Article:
Pattern Recognition

Pattern recognition (PR) is a process to classify an object by analyzing the numerical data that characterize the object. Various academic fields, such as image processing, medical engineering, criminology, speech recognition, and signature identification, have applied PR to classify objects of interest (Duda et al., 2001). However, PR techniques have not been exploited for drought prediction. The process of PR begins with the identification of a variable that can be used to define the object under study. In the case of agricultural drought, the object can be yield of a major crop in the region.

Various pattern recognition techniques are available in the literature (Jain and Flynn, 1993; Duda et al., 2001), but only a few techniques are relevant to the case of agricultural drought. First, potential variables that affect drought are derived from weather data and satellite data. For example, these variables can be average monthly temperature, total monthly precipitation, and variables based on satellite data during the growing season. V. K. Boken, in a just concluded analysis, derived 32 variables to develop pattern recognition models to predict drought for selected crop districts in Saskatchewan, Canada. Both two-variable and multiple-variable cases were considered. In the two-variable case, an error-correction (EC) procedure (Kumar et al., 1998; Duda et al., 2001) was applied and, in the multiple-variable case, both linear (linear discriminant analysis) and nonlinear (nearest neighbor analysis) techniques were attempted using SAS software (SAS Institute Inc., Cary, North Carolina, United States). In the case of the EC procedure, two variables were selected at a time to examine the presence of a solution vector to linearly separate drought and nondrought events. An iterative procedure was applied using a computer program, but no solution vector was found. This reiterates the complexity involved in the analysis of agricultural drought. To proceed further, the multiple-variable case was investigated and a subset of significant or most suitable variables was determined. To find the subset of significant variables, the STEPDISC procedure of SAS software was used. Using these significant variables for each crop district, the linear and nonlinear techniques were applied to develop models for classifying an event as drought or nondrought.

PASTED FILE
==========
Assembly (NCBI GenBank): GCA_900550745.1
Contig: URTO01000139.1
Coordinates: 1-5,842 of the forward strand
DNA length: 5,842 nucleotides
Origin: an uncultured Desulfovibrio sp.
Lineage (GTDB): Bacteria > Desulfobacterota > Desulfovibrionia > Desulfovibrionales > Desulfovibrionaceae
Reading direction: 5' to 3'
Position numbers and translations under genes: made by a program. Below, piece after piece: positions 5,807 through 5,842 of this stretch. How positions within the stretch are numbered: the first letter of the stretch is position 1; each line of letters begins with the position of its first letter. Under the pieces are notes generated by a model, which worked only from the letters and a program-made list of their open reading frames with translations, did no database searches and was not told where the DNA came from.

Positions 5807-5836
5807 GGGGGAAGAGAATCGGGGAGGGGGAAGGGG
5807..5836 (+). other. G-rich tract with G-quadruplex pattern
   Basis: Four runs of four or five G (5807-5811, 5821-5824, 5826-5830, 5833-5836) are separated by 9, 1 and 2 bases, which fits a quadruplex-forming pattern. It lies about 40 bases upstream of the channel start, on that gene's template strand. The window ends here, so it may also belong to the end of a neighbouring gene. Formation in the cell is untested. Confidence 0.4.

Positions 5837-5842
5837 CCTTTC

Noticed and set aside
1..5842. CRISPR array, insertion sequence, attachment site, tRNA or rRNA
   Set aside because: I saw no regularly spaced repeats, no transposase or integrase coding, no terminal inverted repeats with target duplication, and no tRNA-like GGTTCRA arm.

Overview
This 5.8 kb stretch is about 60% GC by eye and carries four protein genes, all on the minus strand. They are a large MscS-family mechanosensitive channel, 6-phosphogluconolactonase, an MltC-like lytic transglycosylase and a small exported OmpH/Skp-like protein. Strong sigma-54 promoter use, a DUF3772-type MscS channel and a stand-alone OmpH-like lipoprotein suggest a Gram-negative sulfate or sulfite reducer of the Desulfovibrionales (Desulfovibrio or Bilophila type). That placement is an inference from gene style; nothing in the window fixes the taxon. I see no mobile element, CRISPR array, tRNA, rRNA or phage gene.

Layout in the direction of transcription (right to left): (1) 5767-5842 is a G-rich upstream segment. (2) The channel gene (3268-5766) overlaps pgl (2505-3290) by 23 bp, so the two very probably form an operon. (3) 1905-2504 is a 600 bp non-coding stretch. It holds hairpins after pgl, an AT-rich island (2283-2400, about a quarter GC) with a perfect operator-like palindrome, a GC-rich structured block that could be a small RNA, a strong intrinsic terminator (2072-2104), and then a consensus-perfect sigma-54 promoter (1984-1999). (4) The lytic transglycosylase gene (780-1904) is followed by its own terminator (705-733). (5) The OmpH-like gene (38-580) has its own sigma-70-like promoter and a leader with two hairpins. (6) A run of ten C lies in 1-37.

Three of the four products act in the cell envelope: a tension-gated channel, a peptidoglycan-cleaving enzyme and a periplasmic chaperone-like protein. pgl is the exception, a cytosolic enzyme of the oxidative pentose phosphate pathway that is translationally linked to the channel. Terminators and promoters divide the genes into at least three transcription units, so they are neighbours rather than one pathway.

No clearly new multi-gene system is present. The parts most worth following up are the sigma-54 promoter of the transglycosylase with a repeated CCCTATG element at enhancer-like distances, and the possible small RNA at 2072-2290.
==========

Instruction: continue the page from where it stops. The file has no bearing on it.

Linear Discriminant and Nearest Neighbor Analysis

A function was obtained by applying the linear discriminant technique on the subset of variables, which can be used to classify a subset of variables as drought or nondrought. To develop such a function, the whole data set for multiple years was used. The training set was used to develop the linear discriminant function (LDF), and the testing set was used to test the classification performance of the LDF. For applying linear discriminant analysis, the within-category distribution must be normal. A nonparamet-ric technique (nearest neighbor) was also attempted. Using this technique one can classify a subset of variables as drought or nondrought based on the category of the neighboring subsets, and the normality assumption is not required. Up to 83% of accuracy to classify or predict drought was obtained.

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